Scott Morrow

Scott Morrow

Calling on San Mateo County residents to practice patience while waiting for a COVID-19 vaccine, Health Officer Dr. Scott Morrow released a statement Tuesday highlighting how an insufficient supply chain will result in many receiving their first dose by the late summer.

“We are in a textbook rationing situation. We have more demand than supply,” said Morrow’s statement. “We all want to go faster, but until this supply issue is ameliorated, we won’t be able to.”

In a county of roughly 800,000 residents, Morrow estimates that all entities distributing vaccines in the county would need to administer about 6,000 doses a day collectively to adequately inoculate the population by July. But state distribution has trickled in at about one-tenth that rate and even if supply chains were to improve some would still be left waiting until the summer for a vaccine, he said.

Despite supply issues, Morrow was hesitant to agree with those “Monday morning quarterbacking” vaccine distributions who have claimed California is behind other states. Instead, he suggested the state faces three issues — insufficient vaccine supply, incomplete and inaccurate data and federal allocation shortfalls.

Admonishing a “free-for-all” distribution approach which would put a first dose in any willing and available arm, Morrow called the strategy “intellectually lazy,” and “a bit too Darwinian.” The elderly and those with either higher personal risks or exposure risks would suffer, especially under current supply constraints.

Instead, Morrow suggested the state consider an “any door is the right door” policy once supply allows. The strategy would allow anyone who can perform vaccinations such as pharmacies, private doctors, private vendors, large medical systems and others to administer doses but, he notes, the state supply is nowhere near entering such a phase.

“The solution is to ramp up production,” said Morrow, adding, “I don’t know how feasible this is.”

Access to up-to-date data has also been a constraint, said Morrow, noting it’s unclear how many doses have actually been shipped into the county or how many have been administered. Other than the fraction of doses shipped to County Health, local officials are unable to track shipments to multi-county health care providers or the commercial pharmacies treating long-term care facility residents and staff.

A majority of residents insured by a multi-county entity like Kaiser Permenante, Sutter Health and Dignity Health, will be treated by these health agencies. The county will focus on treating the roughly 150,000 residents insured under Medi-Cal, uninsured or have other sensitivities.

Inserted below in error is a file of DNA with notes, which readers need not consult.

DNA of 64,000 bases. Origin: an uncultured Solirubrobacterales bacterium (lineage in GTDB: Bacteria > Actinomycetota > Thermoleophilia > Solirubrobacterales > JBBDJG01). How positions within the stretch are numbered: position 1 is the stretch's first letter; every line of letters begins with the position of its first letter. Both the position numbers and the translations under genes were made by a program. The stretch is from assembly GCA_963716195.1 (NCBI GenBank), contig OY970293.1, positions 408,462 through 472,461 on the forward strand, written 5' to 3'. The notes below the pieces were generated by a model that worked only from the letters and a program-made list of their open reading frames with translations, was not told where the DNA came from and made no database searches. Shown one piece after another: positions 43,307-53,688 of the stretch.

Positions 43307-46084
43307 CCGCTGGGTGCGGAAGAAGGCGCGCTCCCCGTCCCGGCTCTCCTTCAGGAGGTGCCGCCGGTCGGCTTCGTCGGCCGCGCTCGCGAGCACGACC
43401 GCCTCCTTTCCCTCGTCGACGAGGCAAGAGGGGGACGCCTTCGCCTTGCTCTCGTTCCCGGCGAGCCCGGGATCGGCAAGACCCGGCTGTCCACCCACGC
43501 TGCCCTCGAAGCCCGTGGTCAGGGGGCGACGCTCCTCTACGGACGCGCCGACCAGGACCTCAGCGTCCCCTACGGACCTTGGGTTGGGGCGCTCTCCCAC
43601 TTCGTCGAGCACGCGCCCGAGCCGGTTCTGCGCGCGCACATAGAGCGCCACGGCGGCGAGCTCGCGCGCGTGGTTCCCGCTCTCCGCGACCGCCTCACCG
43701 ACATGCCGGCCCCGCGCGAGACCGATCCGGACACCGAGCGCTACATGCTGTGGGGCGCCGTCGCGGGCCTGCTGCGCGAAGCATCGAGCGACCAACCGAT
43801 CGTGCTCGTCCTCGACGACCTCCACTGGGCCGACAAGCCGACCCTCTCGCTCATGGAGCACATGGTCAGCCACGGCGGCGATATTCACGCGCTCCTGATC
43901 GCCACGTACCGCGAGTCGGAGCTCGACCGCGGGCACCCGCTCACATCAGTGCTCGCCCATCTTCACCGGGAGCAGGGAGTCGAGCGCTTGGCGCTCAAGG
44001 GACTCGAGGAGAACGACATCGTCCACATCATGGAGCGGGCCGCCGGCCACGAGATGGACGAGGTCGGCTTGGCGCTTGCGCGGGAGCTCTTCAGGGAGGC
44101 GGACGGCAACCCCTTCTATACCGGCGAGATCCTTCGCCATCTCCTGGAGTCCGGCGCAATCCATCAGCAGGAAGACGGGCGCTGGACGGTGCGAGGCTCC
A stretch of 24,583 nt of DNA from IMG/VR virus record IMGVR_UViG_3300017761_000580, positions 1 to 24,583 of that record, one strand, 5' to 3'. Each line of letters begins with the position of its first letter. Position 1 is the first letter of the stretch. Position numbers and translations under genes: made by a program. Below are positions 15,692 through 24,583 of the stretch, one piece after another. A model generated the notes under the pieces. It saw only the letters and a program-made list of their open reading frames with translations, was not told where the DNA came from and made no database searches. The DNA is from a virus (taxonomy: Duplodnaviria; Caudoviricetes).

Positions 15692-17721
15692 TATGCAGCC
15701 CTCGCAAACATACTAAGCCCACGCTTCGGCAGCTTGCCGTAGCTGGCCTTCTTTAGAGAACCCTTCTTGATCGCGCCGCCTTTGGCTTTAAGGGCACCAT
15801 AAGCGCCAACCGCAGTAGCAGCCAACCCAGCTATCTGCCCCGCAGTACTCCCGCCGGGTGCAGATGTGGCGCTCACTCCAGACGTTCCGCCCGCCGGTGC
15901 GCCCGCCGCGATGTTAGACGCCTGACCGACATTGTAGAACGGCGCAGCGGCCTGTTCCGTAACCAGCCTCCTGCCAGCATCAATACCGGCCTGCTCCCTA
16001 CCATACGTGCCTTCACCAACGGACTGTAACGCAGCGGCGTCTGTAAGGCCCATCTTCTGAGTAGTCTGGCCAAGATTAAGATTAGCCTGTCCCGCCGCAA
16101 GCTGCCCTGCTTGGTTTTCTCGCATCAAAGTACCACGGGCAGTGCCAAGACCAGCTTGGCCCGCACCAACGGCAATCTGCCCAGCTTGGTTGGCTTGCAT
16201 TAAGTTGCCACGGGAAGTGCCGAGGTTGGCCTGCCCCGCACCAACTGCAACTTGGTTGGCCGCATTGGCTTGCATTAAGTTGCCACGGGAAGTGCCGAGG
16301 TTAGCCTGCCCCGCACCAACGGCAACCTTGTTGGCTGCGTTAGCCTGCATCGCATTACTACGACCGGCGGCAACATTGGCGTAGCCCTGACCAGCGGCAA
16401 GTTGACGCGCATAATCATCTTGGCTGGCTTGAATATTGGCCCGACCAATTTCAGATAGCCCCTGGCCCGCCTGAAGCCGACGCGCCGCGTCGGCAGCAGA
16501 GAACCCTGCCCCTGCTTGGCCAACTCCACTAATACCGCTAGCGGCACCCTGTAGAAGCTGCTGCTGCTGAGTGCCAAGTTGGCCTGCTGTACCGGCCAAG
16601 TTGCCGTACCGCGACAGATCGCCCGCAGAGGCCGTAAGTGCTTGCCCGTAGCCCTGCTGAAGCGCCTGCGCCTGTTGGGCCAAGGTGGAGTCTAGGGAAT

Currently, the county is in Phase 1A in the state’s immunization plan which prioritizes vaccinating health care workers in close contact to COVID-19 treatment and residents and staff in long-term care facilities.

And while agencies are required to report immunization data to the state’s immunizations registry, CAIR2, the system “is not up to task” with many doses having failed to get into the system. The state is working on implementing technological fixes but doing so will likely take weeks, read the statement.

“If you are confused, don’t be alarmed. We are all confused,” said Morrow, emphasizing the importance of not casting blame on any one agency. “I share your frustration of not having good, clear, understandable data on the efficiency of the vaccine rollout. ”

Addressing widespread eagerness to access a vaccine, Morrow said residents should instead focus on practicing gratitude and patience. Case and death rates are surging 10 times higher in recent days than recorded in September and October with roughly 80% of the county’s population still susceptible to contracting the virus.

As of Monday, Jan. 18, nearly 32,600 residents have tested positive for the virus with a third of cases occurring within the last 30 days according to the county’s COVID data dashboard. Deaths from the highly contagious respiratory disease have also doubled during the holiday surge, claiming 309 lives.

Getting vaccinated will not immediately exempt inoculated residents from COVID-19 health restrictions, noted Morrow who suggested mask wearing, social distancing and not gathering will be necessary through most of the new year.

“We are all exhausted and numb, and complacency is growing. Your individual actions have great consequences,” said Morrow. “The ability to control this pandemic lies primarily in your hands. Please take every precaution.”

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